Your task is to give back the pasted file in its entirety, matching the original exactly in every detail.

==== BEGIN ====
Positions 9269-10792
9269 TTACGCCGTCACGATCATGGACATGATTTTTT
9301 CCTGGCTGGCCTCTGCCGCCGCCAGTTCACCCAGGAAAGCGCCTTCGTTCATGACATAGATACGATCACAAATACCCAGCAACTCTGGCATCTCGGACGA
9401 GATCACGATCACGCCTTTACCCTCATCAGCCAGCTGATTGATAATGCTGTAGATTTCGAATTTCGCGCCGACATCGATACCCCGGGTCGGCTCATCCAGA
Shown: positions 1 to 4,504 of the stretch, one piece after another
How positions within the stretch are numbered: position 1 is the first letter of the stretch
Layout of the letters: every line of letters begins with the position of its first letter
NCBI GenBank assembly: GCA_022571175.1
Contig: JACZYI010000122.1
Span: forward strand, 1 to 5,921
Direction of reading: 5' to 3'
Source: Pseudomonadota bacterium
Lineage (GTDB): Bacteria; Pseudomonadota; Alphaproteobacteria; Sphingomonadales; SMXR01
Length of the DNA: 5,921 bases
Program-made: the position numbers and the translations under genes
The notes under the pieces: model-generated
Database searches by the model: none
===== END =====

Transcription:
Positions 9269-10792
9269 TTACGCCGTCACGATCATGGACATGATTTTTT
9301 CCTGGCTGGCCTCTGCCGCCGCCAGTTCACCCAGGAAAGCGCCTTCGTTCATGACATAGATACGATCACAAATACCCAGCAACTCTGGCATCTCGGACGA
9401 GATCACGATCACGCCTTTACCCTCATCAGCCAGCTGATTGATAATGCTGTAGATTTCGAATTTCGCGCCGACATCGATACCCCGGGTCGGCTCATCCAGA
Shown: positions 1 to 4,504 of the stretch, one piece after another
How positions within the stretch are numbered: position 1 is the first letter of the stretch
Layout of the letters: every line of letters begins with the position of its first letter
NCBI GenBank assembly: GCA_022571175.1
Contig: JACZYI010000122.1
Span: forward strand, 1 to 5,921
Direction of reading: 5' to 3'
Source: Pseudomonadota bacterium
Lineage (GTDB): Bacteria; Pseudomonadota; Alphaproteobacteria; Sphingomonadales; SMXR01
Length of the DNA: 5,921 bases
Program-made: the position numbers and the translations under genes
The notes under the pieces: model-generated
Database searches by the model: none